Temperamentally I am an editor, not really the entertainer: Rahul Shivshankar, Chief Editor, Times Now

Rahul Shivshankar, Chief Editor, Times Now, shares his journey with Times Now so far, the reception of his show ‘India Upfront’ and why opinions have to be based on hard facts

e4m by Madhuwanti Saha
Published: Mar 30, 2017 9:10 AM  | 4 min read
Temperamentally I am an editor, not really the entertainer: Rahul Shivshankar, Chief Editor, Times Now

Rahul Shivshankar replaced Arnab Goswami as the Chief Editor at English news channel Times Now last December. This is Shivshankar’s second stint with the network after six years – earlier he worked as Senior Editor of Times Now. Shivshankar tells us what has worked for the channel, reception to his show ‘India Upfront’ and why content has to be built on facts.


How has your show ‘India Upfront’ been received?

The show has done very well. Currently it’s number one in its category for the last five-six weeks. It took me about two weeks to get into it. I am glad that it’s catching some traction now. The show, at this moment, is not obsessed with ratings. The important thing is at primetime I want to situate stories in a neighbourhood effect. That's my basic premise going into this show, which was perhaps not associated with the Times Now brand. And, this is what I want to take it back to. It's going to take a while for people to warm up to it. But I myself am quite surprised by the initial success of the show.

Why did you choose the 8pm time slot for your show ‘India Upfront’?

The other choice was to do ‘Newshour.’ Temperamentally I am an editor, not really the entertainer. I can’t sit there and have 12 windows open. The time issue resolves itself because we do ‘Newshour’ for two hours. Plus, you can build primetime and bring more breadth to it. I don’t see why you can't create an appointment viewing. It's possible.

How has your journey with Times Now been so far?

Spectacular! I think no one ever gives credit to this team. No personality can be divorced from its team's hard work. I left Times Now because sometimes a personality becomes a banyan tree and under the banyan tree nothing grows. And, I wasn't prepared to be someone, who in that sense, was disregarded. It's my utter joy to be working with a team that’s so professional but unfortunately, never got its due.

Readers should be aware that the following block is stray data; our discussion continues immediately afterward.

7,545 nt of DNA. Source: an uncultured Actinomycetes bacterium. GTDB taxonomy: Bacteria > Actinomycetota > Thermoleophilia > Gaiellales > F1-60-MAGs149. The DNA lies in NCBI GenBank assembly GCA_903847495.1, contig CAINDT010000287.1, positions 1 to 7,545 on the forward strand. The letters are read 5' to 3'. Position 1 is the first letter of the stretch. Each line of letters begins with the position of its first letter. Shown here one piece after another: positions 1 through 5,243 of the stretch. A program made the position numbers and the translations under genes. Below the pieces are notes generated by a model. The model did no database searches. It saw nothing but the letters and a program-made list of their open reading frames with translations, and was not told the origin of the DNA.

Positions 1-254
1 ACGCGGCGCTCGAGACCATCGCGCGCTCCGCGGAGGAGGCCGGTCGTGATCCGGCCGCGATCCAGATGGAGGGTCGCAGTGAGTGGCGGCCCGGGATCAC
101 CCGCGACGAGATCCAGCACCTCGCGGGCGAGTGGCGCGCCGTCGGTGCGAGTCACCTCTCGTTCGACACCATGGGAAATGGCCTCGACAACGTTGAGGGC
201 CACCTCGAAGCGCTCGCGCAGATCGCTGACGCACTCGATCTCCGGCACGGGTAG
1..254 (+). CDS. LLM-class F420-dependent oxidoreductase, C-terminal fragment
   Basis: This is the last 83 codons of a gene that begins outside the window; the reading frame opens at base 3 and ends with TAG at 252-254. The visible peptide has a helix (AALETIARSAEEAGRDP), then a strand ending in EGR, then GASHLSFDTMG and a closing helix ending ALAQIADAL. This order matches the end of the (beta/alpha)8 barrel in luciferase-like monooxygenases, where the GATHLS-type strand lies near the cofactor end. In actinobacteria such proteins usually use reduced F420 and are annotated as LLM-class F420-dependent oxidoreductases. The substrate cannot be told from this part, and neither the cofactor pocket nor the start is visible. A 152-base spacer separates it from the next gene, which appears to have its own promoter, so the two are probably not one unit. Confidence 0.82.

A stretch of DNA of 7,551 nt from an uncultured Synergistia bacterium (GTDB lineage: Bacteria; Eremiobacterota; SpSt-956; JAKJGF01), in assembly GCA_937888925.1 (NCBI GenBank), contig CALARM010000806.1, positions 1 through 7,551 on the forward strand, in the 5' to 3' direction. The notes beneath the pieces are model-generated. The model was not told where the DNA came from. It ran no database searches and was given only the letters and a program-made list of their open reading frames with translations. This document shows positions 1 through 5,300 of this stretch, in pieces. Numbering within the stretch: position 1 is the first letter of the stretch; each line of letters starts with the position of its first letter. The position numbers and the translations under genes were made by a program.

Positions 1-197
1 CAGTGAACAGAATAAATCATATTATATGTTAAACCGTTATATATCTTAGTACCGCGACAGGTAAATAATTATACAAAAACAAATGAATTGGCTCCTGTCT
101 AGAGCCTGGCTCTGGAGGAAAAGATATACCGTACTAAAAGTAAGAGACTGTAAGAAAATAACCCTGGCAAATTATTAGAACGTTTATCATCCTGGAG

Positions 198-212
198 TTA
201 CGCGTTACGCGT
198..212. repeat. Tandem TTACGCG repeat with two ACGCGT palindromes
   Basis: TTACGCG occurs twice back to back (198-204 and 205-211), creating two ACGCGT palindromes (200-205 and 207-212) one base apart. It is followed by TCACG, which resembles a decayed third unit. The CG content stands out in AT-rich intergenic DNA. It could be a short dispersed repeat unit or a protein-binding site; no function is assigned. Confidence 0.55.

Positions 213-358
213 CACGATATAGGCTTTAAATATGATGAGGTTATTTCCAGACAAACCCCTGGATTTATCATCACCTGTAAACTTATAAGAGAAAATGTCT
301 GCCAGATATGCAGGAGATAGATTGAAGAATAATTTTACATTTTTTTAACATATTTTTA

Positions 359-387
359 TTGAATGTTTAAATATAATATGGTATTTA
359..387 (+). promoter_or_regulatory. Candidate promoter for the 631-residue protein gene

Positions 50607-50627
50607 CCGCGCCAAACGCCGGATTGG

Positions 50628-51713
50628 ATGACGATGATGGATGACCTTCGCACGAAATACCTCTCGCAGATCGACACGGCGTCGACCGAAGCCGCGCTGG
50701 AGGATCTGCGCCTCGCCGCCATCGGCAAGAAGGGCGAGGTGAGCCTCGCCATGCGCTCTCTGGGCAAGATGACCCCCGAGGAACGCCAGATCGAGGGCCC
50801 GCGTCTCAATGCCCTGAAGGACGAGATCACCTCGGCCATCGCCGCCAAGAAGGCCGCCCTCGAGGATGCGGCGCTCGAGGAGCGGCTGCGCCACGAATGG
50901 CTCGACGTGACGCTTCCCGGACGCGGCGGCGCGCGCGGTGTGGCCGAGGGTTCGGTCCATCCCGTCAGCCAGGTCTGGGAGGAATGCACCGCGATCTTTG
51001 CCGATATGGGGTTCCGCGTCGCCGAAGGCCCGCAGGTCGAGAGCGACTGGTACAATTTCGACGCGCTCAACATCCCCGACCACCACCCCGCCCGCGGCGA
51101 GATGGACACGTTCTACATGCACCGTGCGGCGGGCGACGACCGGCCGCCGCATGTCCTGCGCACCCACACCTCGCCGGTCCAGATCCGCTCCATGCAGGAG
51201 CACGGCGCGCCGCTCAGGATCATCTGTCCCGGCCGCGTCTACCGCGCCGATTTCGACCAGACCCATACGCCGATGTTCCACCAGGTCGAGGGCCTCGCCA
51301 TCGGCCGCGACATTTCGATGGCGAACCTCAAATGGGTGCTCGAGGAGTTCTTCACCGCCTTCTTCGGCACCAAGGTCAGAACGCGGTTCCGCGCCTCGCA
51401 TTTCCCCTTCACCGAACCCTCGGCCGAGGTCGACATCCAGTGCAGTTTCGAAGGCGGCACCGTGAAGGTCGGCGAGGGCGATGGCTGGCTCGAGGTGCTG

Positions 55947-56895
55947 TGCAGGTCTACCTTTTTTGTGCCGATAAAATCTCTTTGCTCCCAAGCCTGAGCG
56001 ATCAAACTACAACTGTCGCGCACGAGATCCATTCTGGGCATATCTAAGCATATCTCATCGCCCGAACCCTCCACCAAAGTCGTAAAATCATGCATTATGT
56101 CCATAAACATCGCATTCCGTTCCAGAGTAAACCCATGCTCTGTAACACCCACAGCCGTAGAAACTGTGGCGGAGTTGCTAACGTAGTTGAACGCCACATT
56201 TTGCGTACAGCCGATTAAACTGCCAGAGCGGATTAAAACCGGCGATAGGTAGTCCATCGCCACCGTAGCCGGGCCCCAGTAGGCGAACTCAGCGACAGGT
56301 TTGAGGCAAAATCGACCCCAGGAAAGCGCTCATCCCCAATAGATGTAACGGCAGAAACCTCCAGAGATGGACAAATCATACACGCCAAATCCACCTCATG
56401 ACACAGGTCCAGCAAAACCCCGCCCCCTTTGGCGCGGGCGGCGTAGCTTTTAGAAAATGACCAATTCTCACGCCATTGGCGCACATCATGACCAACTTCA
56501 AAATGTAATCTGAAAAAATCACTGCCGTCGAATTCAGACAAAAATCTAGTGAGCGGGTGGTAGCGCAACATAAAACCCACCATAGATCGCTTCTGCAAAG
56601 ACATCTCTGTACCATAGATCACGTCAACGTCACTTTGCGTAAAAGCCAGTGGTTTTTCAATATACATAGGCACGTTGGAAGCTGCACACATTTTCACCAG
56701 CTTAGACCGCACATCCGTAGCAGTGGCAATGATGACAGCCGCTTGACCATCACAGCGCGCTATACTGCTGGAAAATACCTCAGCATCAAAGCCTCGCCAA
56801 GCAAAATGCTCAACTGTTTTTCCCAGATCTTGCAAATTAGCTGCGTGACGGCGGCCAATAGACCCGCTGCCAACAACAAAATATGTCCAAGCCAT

At one point Times Now was synonymous with Arnab Goswami, after his exit, how has it been to lead Times Now ?

No one should assume that an individual is bigger than the news genre. Once you start assuming that you make fundamental mistakes. Aaj Tak has been a leader since its launch, apart from the initial stage it has never been associated with one personality. There is so much space today for a different variant.

Tell us about your editorial approach for the channel.

It's about brand building and identifying it with the core values which are honesty, integrity, truth and fact. This is the narrative I have injected in the 8’o clock slot (‘India Upfront’) so that the viewer understands that it's now going to be a channel of substance built on fact.

Anyone who says fact is boring is contemptuous of the viewer. Opinion is great but even that has to be based on hard fact to be believable. When it comes to our record viewership, there’s constructive opinion here but it's based on undisputable facts. That’s what has worked for us.

What was the motive behind the launch of Mirror Now?

We want to build a spectrum, national to local. The print side is done effectively. Under our entire rainbow of options we want to have breadth of coverage. 

What are your future plans for the channel Times Now?

We are a channel that is now distributed across hundred countries, so going forward we will be differentiating our content to serve the people, the Indian diaspora in those countries. You are going to see many variants of Times Now. That's why HD is so important to us. You will see many types of Times Now. We will have individual content feeds. For different markets there will be different programming. You can call it TIMES NOW US or UK or Europe or whatever. There will be differentiated content as we go forward, which is huge expansion that we are talking about.

Also, we want to build the channel around the core values and ensure that we do journalism that moves mountains because we believe in the truth.

Recently between Week 7 and 10, the English news genre witnessed a viewership spike of 45 per cent. What are your thoughts on the growth in this space?

We are very optimistic about it. That's why we have launched new products like Mirror Now and Times Now HD. Times Now HD is going to be an affirmation, further still, of our absolute optimism and buoyancy with regard to this genre.

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